Pain Point #2: Apps Running in Many Environments and Spanning License Types Are Challenging to Secure
The complexity of diverse environments can make it difficult to discover and monitor where modern apps are deployed and then apply the right security measures. Maybe you deployed NGINX Plus as your global load balancer and NGINX Open Source for various microservices, with each running in different clouds or on top of different types of applications. Additionally, they could be requiring different things for privacy, data protection, and traffic management.
Each permutation adds a new security twist. There is no standard, comprehensive solution and that injects operational complexity and potential for configuration errors. Admittedly, we’ve added to that complexity by making it confusing as to which types of security can be applied to which NGINX solutions.
We understand. Customers need a single way to secure all applications that leverage NGINX. This unified security solution must cover the vast majority of use cases and deploy the same tools, dashboards, and operational processes across all cloud, on-prem, serverless, and other environments. We also recognize the importance of moving towards more intelligent security approach, leveraging the collective intelligence of the NGINX community and the unprecedented view of global traffic that we are fortunate to have.
Pain Point #3: Managing the Cost of Modern Apps Is Complex and Results in Waste
In a shift-left world, every organization wants to empower developers and practitioners to do their jobs better, without filing a ticket or sending a Slack. The reality has been different. Some marginal abstraction of complexity has been achieved with Kubernetes, serverless, and other mechanisms for managing distributed applications and applications spanning on-prem, cloud, and multi-cloud environments. But this progress has largely been confined inside the container and application. It has not translated well to the layers around applications like networking, security, and observability, nor to CI/CD.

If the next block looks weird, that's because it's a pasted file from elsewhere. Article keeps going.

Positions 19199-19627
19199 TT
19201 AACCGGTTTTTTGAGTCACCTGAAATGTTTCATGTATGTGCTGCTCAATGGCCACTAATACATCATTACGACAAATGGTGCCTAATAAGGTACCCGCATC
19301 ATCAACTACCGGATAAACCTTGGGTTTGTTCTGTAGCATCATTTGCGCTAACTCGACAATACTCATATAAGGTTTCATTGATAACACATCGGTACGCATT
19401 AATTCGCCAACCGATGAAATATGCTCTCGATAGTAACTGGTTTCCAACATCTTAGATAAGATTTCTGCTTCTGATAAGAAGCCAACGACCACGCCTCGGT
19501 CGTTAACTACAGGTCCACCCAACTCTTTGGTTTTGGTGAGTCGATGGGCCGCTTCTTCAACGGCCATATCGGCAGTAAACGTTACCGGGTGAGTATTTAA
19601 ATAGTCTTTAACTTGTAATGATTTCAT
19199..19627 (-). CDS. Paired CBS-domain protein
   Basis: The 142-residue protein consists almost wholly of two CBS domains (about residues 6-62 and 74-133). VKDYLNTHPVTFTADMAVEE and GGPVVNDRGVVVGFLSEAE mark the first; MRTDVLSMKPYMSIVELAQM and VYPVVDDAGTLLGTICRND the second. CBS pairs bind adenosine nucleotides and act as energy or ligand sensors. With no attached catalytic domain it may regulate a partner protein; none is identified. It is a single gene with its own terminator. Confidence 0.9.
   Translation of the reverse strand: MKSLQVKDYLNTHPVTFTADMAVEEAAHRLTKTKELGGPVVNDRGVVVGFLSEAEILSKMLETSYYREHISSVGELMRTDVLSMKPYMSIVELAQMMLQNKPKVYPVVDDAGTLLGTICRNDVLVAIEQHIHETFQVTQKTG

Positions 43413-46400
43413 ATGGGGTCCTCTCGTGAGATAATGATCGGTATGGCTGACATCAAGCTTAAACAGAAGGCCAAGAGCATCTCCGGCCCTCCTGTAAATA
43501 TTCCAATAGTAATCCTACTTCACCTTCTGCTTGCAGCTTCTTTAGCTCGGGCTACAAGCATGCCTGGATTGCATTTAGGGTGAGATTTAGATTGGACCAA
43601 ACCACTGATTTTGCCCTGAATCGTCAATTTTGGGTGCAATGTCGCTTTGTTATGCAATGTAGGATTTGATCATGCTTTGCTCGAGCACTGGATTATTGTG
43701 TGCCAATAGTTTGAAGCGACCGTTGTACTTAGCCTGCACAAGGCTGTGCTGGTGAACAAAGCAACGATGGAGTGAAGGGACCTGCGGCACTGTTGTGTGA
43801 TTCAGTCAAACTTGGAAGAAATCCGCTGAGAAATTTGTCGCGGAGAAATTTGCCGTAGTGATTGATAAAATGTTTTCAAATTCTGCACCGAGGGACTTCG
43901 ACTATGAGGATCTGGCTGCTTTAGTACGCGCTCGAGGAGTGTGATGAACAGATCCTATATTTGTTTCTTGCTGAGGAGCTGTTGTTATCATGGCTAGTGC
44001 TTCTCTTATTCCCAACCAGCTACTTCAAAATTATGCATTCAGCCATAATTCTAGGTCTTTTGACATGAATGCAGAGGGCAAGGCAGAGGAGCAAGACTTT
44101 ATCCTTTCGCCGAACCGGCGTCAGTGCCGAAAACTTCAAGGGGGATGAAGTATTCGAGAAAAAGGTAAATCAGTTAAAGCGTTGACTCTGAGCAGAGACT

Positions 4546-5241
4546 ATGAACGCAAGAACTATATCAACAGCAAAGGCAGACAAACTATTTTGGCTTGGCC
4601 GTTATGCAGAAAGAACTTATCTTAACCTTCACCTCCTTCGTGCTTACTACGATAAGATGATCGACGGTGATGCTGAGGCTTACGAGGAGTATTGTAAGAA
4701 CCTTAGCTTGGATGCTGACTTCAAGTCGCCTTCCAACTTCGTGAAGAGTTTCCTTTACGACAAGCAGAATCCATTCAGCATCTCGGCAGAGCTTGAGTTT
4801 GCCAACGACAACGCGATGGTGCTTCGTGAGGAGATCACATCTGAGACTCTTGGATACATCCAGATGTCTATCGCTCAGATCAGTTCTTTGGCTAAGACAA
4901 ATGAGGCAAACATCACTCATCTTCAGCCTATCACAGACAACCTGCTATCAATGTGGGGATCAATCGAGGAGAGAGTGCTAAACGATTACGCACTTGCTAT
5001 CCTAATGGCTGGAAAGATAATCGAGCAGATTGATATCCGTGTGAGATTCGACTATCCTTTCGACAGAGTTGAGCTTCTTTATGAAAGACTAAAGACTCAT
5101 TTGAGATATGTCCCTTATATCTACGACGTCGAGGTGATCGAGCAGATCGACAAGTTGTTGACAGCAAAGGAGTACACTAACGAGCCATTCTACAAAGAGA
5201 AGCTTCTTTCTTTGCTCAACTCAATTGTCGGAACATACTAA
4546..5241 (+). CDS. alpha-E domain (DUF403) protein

I have hinted at these issues in the previous pain points, but the bottom line is this: complexity has great costs when it comes to hours and toil, compromised security, and resilience. Maintaining increasingly complex systems is fundamentally challenging and resource intensive. Pricing and license complexity adds another unhappy layer. NGINX has never been a “true-up” company that sticks it to users when they mistakenly overconsume.
But in a world of SaaS, APIs, and microservices, you want to pay as you go and not pay by the year, nor by the seat or site license. You want an easy-to-understand pricing model based on consumption, for all NGINX products and services, across your entire technology infrastructure and application portfolio. You also want a way to incorporate support and security for any open source modules that your teams run, paying for just the bits that you want.
This will require some shifts in how NGINX packages and prices products. The ultimate solution must be simplicity, transparency, and pay-for-what-you-consume, just like any other SaaS. We hear you. And we have something great in store which will address all three of the above pain points.
Join Us at App World 2024
We will be talking about these exciting updates at AppWorld 2024 and will be rolling out pieces of the solution as part of our longer-term plan and roadmap over the next twelve months.
Join me on this journey and tune in to AppWorld for a full breakdown of what’s in store. Early bird pricing is available through January 21. Please check out the AppWorld 2024 registration page for further details. You’re also invited to join NGINX leaders and other members of the community on the night of February 6 at the San Jose F5 office for an evening of looking forward into the future of NGINX, community connections, and indulging in the classics: pizza and swag! See the event page for registration and details.
We hope to see you next month in San Jose!